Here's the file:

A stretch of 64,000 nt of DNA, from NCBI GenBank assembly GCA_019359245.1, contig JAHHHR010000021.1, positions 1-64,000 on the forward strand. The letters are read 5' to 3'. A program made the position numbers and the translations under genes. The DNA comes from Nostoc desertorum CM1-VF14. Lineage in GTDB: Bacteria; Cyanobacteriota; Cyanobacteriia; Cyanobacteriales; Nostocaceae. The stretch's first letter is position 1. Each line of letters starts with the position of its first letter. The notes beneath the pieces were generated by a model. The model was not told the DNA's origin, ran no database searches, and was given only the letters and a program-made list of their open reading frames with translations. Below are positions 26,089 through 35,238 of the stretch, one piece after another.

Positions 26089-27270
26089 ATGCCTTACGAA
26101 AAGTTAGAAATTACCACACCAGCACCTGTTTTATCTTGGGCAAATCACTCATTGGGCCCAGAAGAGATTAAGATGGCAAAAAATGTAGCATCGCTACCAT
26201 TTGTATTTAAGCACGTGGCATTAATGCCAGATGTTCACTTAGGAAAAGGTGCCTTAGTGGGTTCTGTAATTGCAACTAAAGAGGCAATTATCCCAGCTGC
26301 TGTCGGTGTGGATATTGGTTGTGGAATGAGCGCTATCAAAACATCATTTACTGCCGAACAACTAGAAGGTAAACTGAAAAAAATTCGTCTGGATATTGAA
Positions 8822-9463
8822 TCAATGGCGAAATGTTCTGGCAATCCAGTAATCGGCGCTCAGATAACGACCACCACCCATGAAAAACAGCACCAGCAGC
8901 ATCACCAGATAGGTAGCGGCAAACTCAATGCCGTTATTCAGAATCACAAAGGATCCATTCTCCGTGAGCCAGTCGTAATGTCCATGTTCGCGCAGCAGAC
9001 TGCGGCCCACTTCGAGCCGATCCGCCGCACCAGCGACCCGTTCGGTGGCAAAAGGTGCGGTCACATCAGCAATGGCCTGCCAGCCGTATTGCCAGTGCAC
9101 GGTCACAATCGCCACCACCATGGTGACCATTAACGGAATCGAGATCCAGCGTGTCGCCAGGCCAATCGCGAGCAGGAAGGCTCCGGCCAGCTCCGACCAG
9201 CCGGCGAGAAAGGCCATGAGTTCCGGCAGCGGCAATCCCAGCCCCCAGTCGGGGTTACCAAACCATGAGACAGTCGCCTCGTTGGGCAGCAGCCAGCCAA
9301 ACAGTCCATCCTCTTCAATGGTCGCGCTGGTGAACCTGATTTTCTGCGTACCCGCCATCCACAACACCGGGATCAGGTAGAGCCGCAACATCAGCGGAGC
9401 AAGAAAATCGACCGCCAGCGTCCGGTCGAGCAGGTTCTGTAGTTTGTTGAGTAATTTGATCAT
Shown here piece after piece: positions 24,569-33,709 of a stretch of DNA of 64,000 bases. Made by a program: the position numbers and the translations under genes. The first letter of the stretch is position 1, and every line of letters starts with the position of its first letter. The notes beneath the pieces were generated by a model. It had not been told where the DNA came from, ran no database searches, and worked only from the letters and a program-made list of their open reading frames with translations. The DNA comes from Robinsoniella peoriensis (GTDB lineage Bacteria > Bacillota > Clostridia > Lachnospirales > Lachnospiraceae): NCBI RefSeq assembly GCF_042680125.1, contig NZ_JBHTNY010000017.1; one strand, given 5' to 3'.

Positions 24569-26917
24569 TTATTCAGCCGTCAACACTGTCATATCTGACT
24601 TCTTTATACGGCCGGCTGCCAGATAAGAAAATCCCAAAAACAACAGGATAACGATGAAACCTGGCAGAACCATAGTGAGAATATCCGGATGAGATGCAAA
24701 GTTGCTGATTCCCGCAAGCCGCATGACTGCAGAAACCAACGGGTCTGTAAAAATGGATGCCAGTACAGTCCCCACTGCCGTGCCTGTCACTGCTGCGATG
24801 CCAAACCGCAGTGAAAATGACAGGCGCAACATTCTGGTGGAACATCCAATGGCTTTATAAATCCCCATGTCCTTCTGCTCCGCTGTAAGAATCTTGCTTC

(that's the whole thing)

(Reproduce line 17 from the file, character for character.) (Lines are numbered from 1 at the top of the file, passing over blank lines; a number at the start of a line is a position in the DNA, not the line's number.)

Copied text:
24569 TTATTCAGCCGTCAACACTGTCATATCTGACT